Founders and funders steal the headlines like they do in Silicon Valley and everywhere else entrepreneurship is fetishized, but make no mistake: The American marijuana industry is built by the worker.
And even in legal states, marijuana-industry workers are particularly vulnerable to workplace abuses, a recent law-journal analysis argues.
Part of the reason — and part of the reason cannabis-business owners can get away with it — is federal prohibition, which may make enforcing federal workplace safety and civil-rights laws more difficult to enforce.
This “coverage gap” means one of the drug war’s worst abuses can be perpetuated: that low-wage workers of color are especially at risk of abuses perpetrated by white and male business owners, the ownership profile at more than 80% of American cannabis retail outlets.
Cultivating, processing, and selling cannabis is labor-intensive work. Close to 300,000 people are employed in the marijuana industry or in trades reliant on cannabis -industry demands, according to an analysis from the spring. And, with more states legalizing every year and demand growing steadily, weed work could be the single fastest-growing job sector in the country.
Cannabis work isn’t necessarily remunerative work. Most marijuana-sector jobs are entry-level retail or agricultural work. This is to say these are jobs that are often low in pay. Low-wage workers are often the workers most at risk of wage theft and other workplace abuses.
And since federal law both outlaws cannabis and provides certain specific workplace protections — such as prohibitions against age-discrimination — marijuana workers seeking redress in federal court against a violation of federal law may have difficulty collecting, according to Chris Conrad, a third-year student at Georgetown University Law Center and an editor of that school’s law review.
Most of Conrad’s recent article “Reefer Access: Dispensaries as ‘Places of Accommodation’ Under Title III of the ADA” concerns protections for customers seeking entry or access to a dispensary — and whether cannabis retail outlets might not be subject to a lawsuit alleging a violation of the Americans with Disabilities Act for failing to make reasonable accommodations to allow access to someone in a wheelchair.
In states where cannabis retail outlets began life as medical-marijuana dispensaries and are thus governed by strict state laws mandating accommodations for people with disabilities, this may be a non-issue: accommodation is guaranteed under state law, which then offers an avenue to redress any grievance.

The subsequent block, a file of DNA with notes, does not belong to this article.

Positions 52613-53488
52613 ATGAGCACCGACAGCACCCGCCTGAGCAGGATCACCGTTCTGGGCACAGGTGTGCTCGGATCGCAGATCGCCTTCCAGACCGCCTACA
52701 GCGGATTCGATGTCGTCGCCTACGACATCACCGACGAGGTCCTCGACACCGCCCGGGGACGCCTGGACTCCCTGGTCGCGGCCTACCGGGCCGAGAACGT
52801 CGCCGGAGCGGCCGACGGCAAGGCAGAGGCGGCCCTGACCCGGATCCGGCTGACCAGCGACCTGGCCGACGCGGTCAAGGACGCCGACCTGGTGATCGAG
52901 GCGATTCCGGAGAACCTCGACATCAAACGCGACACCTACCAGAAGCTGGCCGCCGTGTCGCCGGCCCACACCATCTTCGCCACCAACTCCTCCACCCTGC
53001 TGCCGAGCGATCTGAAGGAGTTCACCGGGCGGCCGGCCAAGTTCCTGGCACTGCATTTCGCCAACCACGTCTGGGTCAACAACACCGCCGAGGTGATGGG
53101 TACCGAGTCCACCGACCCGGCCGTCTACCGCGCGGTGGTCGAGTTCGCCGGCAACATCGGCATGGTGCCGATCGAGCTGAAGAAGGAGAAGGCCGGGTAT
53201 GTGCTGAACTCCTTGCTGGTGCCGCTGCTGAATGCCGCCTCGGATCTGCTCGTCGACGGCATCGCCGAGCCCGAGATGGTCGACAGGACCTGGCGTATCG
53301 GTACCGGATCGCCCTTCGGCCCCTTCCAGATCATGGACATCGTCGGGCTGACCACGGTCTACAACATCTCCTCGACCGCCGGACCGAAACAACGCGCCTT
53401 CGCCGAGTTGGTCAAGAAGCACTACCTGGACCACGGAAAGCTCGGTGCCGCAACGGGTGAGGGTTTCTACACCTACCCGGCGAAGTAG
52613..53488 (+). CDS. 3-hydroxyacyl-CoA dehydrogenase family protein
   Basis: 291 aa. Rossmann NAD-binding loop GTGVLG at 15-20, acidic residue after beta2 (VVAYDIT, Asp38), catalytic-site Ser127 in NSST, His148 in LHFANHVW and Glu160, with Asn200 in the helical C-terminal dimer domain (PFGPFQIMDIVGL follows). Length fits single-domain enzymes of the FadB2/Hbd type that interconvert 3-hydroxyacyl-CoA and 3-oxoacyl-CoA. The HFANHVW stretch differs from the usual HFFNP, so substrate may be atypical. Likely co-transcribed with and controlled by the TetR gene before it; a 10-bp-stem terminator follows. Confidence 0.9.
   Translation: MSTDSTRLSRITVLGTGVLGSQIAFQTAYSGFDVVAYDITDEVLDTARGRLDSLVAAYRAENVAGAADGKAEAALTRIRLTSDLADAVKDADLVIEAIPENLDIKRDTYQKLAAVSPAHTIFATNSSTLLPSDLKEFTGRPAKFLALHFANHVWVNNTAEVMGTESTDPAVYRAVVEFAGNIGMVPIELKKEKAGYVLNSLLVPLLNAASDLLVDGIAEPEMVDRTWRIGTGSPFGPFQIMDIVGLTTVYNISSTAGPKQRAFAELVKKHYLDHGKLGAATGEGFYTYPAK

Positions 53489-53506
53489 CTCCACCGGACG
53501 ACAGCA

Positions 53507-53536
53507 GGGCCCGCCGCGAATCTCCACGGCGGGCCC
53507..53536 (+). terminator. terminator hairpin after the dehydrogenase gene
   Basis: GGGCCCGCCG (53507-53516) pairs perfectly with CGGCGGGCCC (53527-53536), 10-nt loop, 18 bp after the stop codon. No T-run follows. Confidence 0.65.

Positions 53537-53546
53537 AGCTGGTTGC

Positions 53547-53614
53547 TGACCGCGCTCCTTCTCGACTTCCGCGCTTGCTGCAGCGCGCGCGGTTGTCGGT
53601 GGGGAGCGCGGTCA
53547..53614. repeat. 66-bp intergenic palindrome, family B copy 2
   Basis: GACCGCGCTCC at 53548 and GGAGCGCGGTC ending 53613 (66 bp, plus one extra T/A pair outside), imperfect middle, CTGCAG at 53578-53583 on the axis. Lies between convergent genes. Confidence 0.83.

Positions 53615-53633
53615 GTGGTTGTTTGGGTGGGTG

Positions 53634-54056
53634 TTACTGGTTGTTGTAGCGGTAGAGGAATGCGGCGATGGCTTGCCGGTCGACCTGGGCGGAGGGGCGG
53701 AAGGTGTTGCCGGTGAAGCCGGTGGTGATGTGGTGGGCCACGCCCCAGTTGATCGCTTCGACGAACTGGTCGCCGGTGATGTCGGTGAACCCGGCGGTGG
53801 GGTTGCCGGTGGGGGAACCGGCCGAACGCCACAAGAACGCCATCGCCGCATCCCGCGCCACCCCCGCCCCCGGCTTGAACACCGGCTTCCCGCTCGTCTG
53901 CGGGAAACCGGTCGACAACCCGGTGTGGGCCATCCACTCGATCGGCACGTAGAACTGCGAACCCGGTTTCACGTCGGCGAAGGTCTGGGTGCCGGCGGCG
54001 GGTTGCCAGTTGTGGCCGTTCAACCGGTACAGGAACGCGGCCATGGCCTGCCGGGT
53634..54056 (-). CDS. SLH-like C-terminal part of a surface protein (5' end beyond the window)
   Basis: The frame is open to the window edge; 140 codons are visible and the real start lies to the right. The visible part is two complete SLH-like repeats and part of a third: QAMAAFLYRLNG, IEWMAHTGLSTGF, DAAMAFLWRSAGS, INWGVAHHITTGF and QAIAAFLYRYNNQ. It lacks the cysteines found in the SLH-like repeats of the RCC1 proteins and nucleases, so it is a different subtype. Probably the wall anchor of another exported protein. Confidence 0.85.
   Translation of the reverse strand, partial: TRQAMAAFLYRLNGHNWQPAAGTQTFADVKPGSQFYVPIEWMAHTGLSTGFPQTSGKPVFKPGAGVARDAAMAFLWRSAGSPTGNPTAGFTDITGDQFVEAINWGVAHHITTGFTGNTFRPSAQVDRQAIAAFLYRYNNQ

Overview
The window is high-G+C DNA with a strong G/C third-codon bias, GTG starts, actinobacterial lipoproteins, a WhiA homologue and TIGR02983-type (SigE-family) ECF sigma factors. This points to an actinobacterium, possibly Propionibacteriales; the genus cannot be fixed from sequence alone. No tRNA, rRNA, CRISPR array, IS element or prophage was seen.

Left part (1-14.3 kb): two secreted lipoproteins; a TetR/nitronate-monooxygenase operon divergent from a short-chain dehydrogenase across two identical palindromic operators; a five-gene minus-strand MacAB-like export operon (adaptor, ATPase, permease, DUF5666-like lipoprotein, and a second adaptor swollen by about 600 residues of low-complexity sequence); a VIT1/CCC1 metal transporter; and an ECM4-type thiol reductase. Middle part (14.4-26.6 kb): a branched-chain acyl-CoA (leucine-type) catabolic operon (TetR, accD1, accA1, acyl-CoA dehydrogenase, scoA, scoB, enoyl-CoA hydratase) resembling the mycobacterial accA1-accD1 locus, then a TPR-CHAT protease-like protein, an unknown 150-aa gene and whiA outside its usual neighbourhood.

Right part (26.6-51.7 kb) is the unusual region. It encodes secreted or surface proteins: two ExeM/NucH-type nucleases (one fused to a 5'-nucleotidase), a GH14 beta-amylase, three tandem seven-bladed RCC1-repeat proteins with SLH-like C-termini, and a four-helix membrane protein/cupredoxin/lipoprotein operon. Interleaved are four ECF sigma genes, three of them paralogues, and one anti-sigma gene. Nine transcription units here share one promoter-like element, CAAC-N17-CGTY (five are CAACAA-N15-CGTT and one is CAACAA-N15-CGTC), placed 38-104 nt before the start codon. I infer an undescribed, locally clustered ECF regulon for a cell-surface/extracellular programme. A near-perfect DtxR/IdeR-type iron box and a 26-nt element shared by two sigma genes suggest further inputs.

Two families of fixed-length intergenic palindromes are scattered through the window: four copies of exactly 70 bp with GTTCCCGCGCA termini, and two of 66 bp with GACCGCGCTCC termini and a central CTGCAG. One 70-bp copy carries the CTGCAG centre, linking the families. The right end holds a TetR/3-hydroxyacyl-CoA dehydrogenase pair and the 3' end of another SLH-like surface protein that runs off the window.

But the worker may be in trouble. As per Conrad’s analysis, “these employees are engaging in an ongoing federal criminal conspiracy, and so very likely wield diminished protections” under both the Civil Rights Act, the Americans with Disabilities Act, and the Age Discrimination in Employment Act.
If an employer was found to have violated any one or all of these laws, the employer might be ordered by a court to re-instate the employee or pay them damages. If a federal court ordered a state-legal dispensary to give a worker back their job or give them money, “that would make the court ‘a party to the carrying out of… the very restraints forbidden [by law],’” argues Conrad. In this way, a federal court could recognize a willful violation of employment law but be enjoined from doing anything about it.
This risk will exist until federal prohibition ends, and while removing cannabis from the Controlled Substances Act seems a fait accompli if a Democrat is elected president next year — aside from Joe Biden, all of Donald Trump’s would-be challengers have gone on record supporting legalization — more pressing than taxation or banking relief are marijuana-workplace protections acknowledging “these coverage gaps,” Conrad wrote.
Workers need “a stop-gap legislative fix to provide employee protections until cannabis advocates can marshal the necessary support for comprehensive federal legalization,” he wrote. These kinds of protections are all the more necessary given the context of the ongoing “equity” struggle, in which people of color and people without stupendous resources have found themselves locked out of marijuana
Though state courts have so far provided some remedy, “[g]iven that members of several identity-based groups have been disproportionately targeted by marijuana arrests and convictions in the past, it seems extraordinarily inequitable to leave these individuals unprotected by federal workplace discrimination laws in this circumstance — especially considering that 81% of cannabis business owners are white,” he wrote.
TELL US, are you surprised workers in the cannabis industry are not supported by civil rights laws?